Why Are So Few Women In Animation?

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Why Are So Few Women In Animation?
Women in film are still struggling to find jobs in the film industry, specifically in animation.

Animated films like Domee Shi’s "Turning Red" or Nora Twomey’s Oscar-nominated "The Breadwinner" are putting women and young girls in the spotlight, but the animation industry as a whole is still struggling to hire and promote women behind the scenes.  

Nicole Hendrix is the co-founder and executive director of the BRIC Foundation. 

"These pathways into the industry are not equitable," said Hendrix.  

"It’s like, there’s all this great talent out there that you’re not utilizing," said Margaret Dean, the president of Women in Animation.  Of the top animated films released from 2007 to 2018, less than 3% were directed by women and industry leaders say it’s because of inequality in the talent pipelines. 

"It's just very much exclusion by familiarity within the industry. It's a 'you have to know someone' in order to get hired or to get into a really good program that you'll get hired from. Not to mention money, right? Not everybody can afford to be an unpaid intern," said Hendrix. 

"It was just the phrases of 'it was an old boys club,' and then people always hired people that they knew that they were friends with," said Dean. 

A 2019 report from the University of Southern California found that women directors were more likely to be seen as a "risk" to studios, and less likely to be promoted to higher leadership roles.  

Women overall hold around 30% of the creative jobs in animation. And as more people in Hollywood are becoming more aware of the gender-gap in entertainment, organizations like the BRIC foundation and Women in Animation are pushing for parity. 

"There's definitely waves that people ride and we just need to all come together to make sure that we hold people accountable," said Alison Mann, the co-founder of the BRIC Foundation.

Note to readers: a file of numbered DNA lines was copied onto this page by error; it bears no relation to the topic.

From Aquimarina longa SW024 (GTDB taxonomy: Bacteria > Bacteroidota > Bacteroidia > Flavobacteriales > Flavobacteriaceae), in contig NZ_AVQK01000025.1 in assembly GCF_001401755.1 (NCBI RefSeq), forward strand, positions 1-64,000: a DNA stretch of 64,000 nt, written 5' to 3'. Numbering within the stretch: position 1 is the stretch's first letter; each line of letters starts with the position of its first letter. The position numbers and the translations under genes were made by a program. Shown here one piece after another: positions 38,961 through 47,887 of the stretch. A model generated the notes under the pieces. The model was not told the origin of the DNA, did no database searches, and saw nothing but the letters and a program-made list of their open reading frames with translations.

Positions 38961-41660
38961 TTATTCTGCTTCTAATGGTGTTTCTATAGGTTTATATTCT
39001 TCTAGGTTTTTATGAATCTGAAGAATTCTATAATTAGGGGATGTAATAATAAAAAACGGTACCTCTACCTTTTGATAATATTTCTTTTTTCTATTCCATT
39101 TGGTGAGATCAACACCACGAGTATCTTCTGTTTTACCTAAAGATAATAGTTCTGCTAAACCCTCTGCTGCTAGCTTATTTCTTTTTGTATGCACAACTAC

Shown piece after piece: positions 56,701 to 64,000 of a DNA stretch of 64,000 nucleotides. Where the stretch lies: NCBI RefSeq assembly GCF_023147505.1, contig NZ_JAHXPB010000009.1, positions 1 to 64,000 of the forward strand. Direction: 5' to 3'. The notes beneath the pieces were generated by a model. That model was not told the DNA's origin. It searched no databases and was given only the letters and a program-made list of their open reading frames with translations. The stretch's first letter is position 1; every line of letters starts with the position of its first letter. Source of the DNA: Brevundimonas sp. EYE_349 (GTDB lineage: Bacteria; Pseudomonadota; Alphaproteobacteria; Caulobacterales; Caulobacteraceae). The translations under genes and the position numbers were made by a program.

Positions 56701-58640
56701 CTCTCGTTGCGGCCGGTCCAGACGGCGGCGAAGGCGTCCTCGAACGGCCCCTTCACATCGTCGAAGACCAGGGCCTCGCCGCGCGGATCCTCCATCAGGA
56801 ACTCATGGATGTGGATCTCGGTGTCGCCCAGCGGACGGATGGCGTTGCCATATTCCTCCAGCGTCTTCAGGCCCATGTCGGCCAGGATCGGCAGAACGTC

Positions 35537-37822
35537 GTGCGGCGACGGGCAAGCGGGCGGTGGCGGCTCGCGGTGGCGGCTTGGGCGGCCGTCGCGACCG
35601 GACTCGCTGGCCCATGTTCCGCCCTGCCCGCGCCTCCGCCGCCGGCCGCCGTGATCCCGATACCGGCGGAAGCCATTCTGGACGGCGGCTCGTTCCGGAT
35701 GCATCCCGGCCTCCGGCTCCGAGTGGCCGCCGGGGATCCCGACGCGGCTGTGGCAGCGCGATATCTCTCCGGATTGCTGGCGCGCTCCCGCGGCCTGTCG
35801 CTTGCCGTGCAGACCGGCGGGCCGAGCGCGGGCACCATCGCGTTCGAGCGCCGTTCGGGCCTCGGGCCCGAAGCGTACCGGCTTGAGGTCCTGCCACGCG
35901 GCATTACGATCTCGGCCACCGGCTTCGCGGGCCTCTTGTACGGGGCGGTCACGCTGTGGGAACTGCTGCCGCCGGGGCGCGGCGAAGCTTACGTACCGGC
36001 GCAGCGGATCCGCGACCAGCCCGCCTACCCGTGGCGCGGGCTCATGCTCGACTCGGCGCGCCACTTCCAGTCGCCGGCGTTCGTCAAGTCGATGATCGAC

"Equally important work that we realized we needed to do was to start working with the women themselves, and to really launch talent development programs," said Dean.  

Women in animation, or "WIA," has challenged the industry to achieve 50/50 parity by 2025. And its educational programs include mentorship opportunities for women, transgender and non-binary people. 

"They became these little networks, almost like a seed of a little network," said Dean. 

The BRIC Foundation is working to create more opportunities for women as well through its own industry-wide summits, workshops and the development of a new apprenticeship program.  

"Out of our third-year summit, the plan for an apprenticeship program came and it was an industry advisory across animation, visual effects in gaming, 60 major companies represented. And we really mapped out what are the entry level positions that people are wanting to hire for, what knowledge, software, skills, portfolio is needed to achieve those roles?" said Hendrix. 

The program hopes to provide training opportunities for students in public high schools and community colleges and ultimately lessen the barriers to enter the animation industry.  

"We have to remember to kind of rise above and continue pushing forward and figuring out new strategic ways to create opportunities for people that might not and, and I think everybody has a seat at the table to make change," said Mann.